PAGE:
Pinocchio review – a mesmerisingly creepy live-action retelling

Matteo Garrone sends his disarmingly human puppet out into a harsh world in this retelling of the Italian classic

A blush creeps over Pinocchio’s carved wooden cheeks. His hands are clumsy and slightly too big for his body, but his delicately chiselled ears are disarmingly lifelike. In Matteo Garrone’s mesmerisingly creepy live-action reimagining, the misbehaving puppet is portrayed by child actor Federico Ielapi and aided by prosthetics expert Mark Coulier (Harry Potter, The Iron Lady). Their Pinocchio is an uncanny creature who nevertheless radiates humanity. The film is a PG, but children and adults alike might find themselves disturbed or else drawn in by the violence he endures (burning, kidnapping, hanging, drowning). “In this country, the innocent go to prison!” rules a gorilla judge when Pinocchio attempts to report two thieves who robbed him. None too subtly, the film suggests that to earn one’s humanity – in other words, to become a real boy – is a near impossible task in such an arbitrarily cruel world.

The source material is a neat fit for the Italian film-maker, who traversed similarly episodic fairytale terrain with 2015’s Tale of Tales. It’s also a critique of society that feels timeless or, rather, timely – and not just for Garrone. Two more Pinocchio films are in development – Guillermo del Toro’s stop-motion Netflix animation is due next year, followed by a live-action Disney remake by Robert Zemeckis.

Watch a trailer for Pinocchio

• Pinocchio is out in cinemas and on multiple platforms

Contributor

Simran Hans

The GuardianTramp

Related Content

Article image
Wonderstruck review – enchanting interwoven stories
Todd Haynes’s time-slip tale for younger audiences takes an unfussy approach to disability

Wendy Ide

08, Apr, 2018 @7:00 AM

Article image
Hunt for the Wilderpeople review – Kiwi buddy movie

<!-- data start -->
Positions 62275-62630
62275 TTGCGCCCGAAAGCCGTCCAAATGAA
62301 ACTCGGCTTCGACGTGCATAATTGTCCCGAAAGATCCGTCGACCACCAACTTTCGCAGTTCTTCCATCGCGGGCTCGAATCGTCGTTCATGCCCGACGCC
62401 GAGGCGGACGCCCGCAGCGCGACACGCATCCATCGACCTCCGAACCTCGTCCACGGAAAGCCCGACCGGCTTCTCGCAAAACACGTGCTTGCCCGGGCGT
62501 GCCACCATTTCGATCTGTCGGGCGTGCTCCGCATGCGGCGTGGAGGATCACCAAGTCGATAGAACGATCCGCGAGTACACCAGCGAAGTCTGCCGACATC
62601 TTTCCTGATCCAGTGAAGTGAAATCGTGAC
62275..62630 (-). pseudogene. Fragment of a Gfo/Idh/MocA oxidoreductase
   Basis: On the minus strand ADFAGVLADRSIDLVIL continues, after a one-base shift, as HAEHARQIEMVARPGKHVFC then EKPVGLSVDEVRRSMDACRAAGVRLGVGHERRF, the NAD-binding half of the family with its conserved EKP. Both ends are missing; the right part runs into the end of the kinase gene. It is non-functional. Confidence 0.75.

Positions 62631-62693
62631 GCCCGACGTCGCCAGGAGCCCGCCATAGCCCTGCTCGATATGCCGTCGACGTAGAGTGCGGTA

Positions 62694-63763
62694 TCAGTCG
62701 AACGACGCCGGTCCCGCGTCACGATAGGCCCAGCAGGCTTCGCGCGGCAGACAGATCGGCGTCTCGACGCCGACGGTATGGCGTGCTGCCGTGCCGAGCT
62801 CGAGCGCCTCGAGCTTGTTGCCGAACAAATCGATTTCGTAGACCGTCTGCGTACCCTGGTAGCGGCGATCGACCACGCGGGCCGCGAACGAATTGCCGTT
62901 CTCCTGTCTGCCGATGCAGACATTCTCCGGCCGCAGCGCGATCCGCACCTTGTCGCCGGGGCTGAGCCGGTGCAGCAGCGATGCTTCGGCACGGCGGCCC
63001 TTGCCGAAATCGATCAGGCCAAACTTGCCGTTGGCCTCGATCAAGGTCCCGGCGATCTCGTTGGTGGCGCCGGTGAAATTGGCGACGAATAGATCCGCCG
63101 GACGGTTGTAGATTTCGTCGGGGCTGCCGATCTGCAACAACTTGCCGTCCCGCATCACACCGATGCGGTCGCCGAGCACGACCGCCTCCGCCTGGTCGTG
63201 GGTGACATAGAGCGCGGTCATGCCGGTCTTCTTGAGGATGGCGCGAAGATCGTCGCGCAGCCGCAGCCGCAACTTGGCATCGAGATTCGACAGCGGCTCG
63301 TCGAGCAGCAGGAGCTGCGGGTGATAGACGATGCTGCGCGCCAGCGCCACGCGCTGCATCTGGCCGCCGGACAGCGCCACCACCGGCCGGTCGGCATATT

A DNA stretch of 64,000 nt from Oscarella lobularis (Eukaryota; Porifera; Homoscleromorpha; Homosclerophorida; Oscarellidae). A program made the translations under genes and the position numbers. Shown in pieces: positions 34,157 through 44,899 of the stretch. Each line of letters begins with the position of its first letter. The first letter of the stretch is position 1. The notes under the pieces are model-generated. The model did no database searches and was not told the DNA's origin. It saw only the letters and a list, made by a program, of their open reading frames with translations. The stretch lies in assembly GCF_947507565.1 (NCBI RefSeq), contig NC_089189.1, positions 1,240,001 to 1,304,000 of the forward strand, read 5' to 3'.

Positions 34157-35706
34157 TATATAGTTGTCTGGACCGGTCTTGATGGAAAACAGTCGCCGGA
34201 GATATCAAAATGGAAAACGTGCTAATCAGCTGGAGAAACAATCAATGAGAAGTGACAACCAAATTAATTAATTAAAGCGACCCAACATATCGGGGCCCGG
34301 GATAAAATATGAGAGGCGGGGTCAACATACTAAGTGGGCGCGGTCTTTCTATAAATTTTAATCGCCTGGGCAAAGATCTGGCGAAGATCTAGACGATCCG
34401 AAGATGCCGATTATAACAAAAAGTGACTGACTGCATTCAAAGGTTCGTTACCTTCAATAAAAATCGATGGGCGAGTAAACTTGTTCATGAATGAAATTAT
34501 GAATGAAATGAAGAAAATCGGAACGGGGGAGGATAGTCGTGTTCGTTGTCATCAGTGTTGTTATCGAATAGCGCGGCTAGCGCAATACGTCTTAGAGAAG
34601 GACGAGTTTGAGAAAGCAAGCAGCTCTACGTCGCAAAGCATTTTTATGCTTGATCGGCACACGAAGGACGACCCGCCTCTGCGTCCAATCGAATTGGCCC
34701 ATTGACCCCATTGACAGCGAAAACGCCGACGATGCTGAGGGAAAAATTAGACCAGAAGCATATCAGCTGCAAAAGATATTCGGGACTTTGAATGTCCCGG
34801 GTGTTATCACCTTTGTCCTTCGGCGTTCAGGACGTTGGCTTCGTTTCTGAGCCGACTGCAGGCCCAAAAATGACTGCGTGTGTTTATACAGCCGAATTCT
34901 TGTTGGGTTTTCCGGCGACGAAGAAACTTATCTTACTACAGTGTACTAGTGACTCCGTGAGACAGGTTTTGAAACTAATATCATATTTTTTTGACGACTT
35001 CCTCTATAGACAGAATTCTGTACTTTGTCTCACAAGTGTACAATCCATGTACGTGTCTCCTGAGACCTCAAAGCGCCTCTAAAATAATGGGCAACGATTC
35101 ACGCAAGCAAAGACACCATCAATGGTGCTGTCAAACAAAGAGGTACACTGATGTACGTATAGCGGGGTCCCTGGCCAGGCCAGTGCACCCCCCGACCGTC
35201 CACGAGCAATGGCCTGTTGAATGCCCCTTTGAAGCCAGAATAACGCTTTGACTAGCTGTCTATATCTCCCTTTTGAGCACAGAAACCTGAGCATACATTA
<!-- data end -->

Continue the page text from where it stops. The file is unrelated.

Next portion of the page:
A troubled orphan finds himself on the run with his grizzled foster uncle in this unaffected, emotional story

Wendy Ide

18, Sep, 2016 @7:00 AM

Article image
Swallows and Amazons review – nostalgic adaptation
Arthur Ransome’s 1930 classic of bracing outdoor fun is brought to big-screen life

Wendy Ide

21, Aug, 2016 @7:00 AM

Article image
Queen of Katwe review – warm and winning
Disney’s rags-to-riches tale of a Ugandan chess champion will leave you with a lump in your throat

Jonathan Romney

23, Oct, 2016 @7:00 AM

Article image
Christopher Robin review – midlife-crisis drama or children’s film?
This strangely pitched story follows Ewan McGregor’s Christopher as he rediscovers his sense of fun with the help of some CGI characters

Simran Hans

18, Aug, 2018 @2:00 PM

Article image
The Art of Racing in the Rain review – a canine car crash
Kevin Costner voices a golden retriever who inspires a would-be racing driver

Wendy Ide

11, Aug, 2019 @7:00 AM

Article image
Children of the Mountain; Adama; Layla Fourie and more – review
There’s a wealth of African film on demand through Okiki and Mubi, from stirring drama to moral thrillers

Guy Lodge

27, Aug, 2017 @7:00 AM

Article image
The Book of Henry review – a toxic swamp of cynicism and manipulation
A precocious child’s voice fails to ring true in this superficial stab at tackling cancer and abuse

Wendy Ide

25, Jun, 2017 @7:00 AM

Article image
Clifford the Big Red Dog review – benign live-action film of the US children’s book series
Puppy love meets awkward class commentary in this family comedy starring Jack Whitehall and Big Little Lies’ Darby Camp

Simran Hans

12, Dec, 2021 @12:00 PM

Article image
Tale of Tales review – bawdy and fantastical
Inspired by 17th-century Italian fairytales, Matteo Garrone’s thrilling circus of sex and violence is definitely not one for the children

Mark Kermode, Observer film critic

19, Jun, 2016 @8:00 AM